When Should I Become Financially Independent?
It's a common question—when should I become financially independent? In other words, when should you stop asking for or accepting financial help from your parents or guardians?
While it's very common for new college graduates to still live with their parents, it's also important to work toward becoming financially independent. In other words, having a job that pays enough that you can support yourself and pay important bills like rent, utilities, cable and phone bills, and any debt payments, like student loans.
Learn when you should become financially independent, and some tips on how to get there.
What Is Financial Independence?
There are two different definitions of financial independence. The first is becoming completely responsible for your own expenses. In this case, you are no longer relying on your parents to give you money or cover some of your bills. You are covering your daily expenses, planning for the future, and you are able to meet your basic needs.
The second type of financial independence is the point where you no longer need to work in order to cover your daily expenses. Generally, this means that you have enough savings and investments to support yourself. Generally, this won't occur until retirement. And good news: Once you reach this point, you really do not need to work and you can pursue the interests that are most important to you.
For the purpose of this article, we'll focus on the first interpretation of financial independence.
When Should I Become Financially Independent from My Parents?
Ideally, you should become financially independent from your parents as soon as you graduate from college and secure a job. While many new college graduates live at home for a few months following graduation, it's best to put an end date on this.
Here's why: You can get used to having extra money each money since you likely aren't paying rent or groceries or bills. This can lead to poor money management in the future since you didn't get this budgeting practice when you were young. Rather, you relied on your parents to support you. If you do this you can become dependent on your parents. You can also end up in a bad situation when they are no longer able to support you.
Before you move out, be sure you have enough savings to cover the first month's rent, as well as any security deposit. It's also wise to have built up an emergency fund of at least three months of living expenses. Be sure that you are ready to move out so that you do not end up back with mom and dad in a few months.
How Do I Become Financially Independent from My Parents?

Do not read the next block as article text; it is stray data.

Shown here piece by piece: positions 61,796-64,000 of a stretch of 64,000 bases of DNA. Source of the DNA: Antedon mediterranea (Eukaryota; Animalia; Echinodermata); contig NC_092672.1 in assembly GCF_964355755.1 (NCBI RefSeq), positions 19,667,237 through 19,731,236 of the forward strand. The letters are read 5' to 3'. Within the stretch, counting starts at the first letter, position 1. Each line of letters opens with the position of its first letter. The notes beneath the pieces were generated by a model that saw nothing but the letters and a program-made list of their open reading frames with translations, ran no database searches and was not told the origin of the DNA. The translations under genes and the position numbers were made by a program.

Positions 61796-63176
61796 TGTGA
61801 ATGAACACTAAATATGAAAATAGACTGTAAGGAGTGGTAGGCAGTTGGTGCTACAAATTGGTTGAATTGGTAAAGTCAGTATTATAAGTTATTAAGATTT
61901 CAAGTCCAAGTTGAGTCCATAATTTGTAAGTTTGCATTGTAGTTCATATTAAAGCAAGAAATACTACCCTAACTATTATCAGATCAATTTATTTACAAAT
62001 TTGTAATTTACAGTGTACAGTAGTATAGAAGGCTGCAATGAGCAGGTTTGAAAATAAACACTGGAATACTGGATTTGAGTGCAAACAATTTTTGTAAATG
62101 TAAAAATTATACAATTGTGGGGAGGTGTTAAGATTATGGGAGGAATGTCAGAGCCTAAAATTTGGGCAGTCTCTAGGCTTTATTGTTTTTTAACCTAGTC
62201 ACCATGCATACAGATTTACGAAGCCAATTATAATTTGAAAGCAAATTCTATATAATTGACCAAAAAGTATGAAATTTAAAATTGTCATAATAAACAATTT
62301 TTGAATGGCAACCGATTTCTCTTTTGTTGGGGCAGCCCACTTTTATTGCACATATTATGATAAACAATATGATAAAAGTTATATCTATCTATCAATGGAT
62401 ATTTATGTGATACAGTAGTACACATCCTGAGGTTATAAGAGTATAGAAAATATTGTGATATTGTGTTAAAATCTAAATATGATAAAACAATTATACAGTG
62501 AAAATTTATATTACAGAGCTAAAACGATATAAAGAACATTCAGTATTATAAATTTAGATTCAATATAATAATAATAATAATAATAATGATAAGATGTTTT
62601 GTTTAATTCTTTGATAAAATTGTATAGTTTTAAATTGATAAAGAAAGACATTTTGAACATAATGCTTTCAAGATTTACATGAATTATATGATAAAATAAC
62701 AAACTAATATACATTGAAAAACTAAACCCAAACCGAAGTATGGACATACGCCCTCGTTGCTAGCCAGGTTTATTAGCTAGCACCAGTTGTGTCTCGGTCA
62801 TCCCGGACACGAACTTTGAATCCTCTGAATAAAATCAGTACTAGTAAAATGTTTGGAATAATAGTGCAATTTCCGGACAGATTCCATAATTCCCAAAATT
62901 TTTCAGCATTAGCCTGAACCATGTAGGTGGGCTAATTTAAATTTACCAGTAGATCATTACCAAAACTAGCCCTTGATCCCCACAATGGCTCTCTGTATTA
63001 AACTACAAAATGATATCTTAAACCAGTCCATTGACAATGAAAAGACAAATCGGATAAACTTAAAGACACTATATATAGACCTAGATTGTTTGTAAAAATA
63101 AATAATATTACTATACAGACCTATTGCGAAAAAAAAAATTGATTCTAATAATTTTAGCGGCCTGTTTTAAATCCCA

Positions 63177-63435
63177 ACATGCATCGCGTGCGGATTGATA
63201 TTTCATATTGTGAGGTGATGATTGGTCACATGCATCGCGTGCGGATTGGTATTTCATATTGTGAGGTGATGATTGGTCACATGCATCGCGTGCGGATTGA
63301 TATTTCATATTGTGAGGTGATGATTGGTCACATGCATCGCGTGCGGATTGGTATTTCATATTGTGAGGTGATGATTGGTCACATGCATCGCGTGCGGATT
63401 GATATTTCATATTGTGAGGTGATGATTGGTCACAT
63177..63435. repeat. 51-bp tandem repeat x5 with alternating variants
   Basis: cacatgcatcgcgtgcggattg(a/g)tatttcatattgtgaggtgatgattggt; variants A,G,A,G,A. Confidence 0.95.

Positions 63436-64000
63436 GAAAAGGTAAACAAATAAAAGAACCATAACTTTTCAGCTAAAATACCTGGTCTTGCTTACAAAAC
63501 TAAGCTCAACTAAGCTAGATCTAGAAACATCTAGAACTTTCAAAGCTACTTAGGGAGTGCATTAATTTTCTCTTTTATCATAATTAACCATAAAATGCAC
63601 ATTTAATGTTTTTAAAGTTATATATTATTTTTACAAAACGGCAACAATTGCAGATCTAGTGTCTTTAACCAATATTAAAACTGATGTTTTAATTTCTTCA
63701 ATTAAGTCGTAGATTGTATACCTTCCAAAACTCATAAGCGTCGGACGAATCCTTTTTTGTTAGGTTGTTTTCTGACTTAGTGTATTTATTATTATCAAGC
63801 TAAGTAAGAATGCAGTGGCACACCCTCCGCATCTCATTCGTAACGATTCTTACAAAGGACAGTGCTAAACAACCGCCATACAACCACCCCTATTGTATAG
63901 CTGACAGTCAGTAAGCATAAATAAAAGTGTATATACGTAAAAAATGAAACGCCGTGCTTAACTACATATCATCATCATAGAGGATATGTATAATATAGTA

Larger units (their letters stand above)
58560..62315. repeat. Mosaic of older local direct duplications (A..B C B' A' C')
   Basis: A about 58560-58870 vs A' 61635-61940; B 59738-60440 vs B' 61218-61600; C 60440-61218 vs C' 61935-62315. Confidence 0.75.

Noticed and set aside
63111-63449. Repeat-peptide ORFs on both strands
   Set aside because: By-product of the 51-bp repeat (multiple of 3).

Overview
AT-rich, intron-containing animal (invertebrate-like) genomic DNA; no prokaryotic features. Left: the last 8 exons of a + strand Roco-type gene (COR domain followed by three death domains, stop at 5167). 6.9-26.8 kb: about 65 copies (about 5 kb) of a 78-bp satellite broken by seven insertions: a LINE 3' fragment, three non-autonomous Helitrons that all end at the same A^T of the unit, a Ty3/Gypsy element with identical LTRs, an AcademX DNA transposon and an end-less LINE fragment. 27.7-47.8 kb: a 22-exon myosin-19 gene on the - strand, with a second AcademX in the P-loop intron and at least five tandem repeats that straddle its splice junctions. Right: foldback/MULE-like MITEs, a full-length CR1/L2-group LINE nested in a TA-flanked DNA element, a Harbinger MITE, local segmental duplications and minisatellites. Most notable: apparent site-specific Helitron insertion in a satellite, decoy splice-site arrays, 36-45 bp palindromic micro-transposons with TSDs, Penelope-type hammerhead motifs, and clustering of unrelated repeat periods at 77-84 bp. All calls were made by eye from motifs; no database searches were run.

So you know when you should become financially independent. But how can you actually do it?
First, you'll need a reliable, good-paying full-time job to support yourself. Ideally, you'll have a full-time job offer when you graduate college, or shortly thereafter. When you receive an offer, be sure to inquire about employee benefits, such as health insurance and retirement savings options such as a 401(k). These two things are an important part of becoming financially independent.
Once you start your job, give it a few months to make sure it's a good fit. It's OK to live with your parents while you are saving up for your own place and padding your emergency fund, as long as you have an end date in mind.
Next, create a workable budget that takes into account your new salary, your living expense, expected bills, debt payments, retirement contributions, and other savings goals. Don't forget to include discretionary spending, as well as food and transportation costs. Once you have a budget, you will know how much you can spend on rent. If the amount is a small one, look for roommates to try to cut costs. And most importantly, before you move out, be sure you have an emergency fund in place.
Is It Ever OK to Accept Help?
You may be wondering if it's ever OK to accept occasionally financial help from your parents. For example, some parents give their children the money for a down payment on their house. They may also help with car repairs or other big unexpected bills.
There is no right answer on whether you should accept this type of help from your parents. But if you do, be sure that you don't make it a habit, expect the money, or inadvertently make your parents play the role of an emergency fund.
- If you live with your parents but want to become financially independent, put an end date on when you will move out. It helps to work toward a solid goal.
- Stay on on a budget that includes living expenses, saving and investing. You also need a good emergency fund.
- Get out of debt. the more you can save, the more quickly you can reach your goal. It may mean making real sacrifices in your lifestyle so that you can reach your goals more quickly.
- Don't forget about saving for retirement. You should begin saving for retirement as soon as you start your first job. The earlier you start saving, the less you will have to contribute, due to compound interest. This will also help you become financially independent in the future.
Remember, the money habits you start now will follow you into the future. It is important to start living within your means as quickly as possible. Your parents will not always be able to help you out, especially as they start to retire. So take these steps now to improve your financial situation and eventually become financially independent.
Updated by Rachel Morgan Cautero.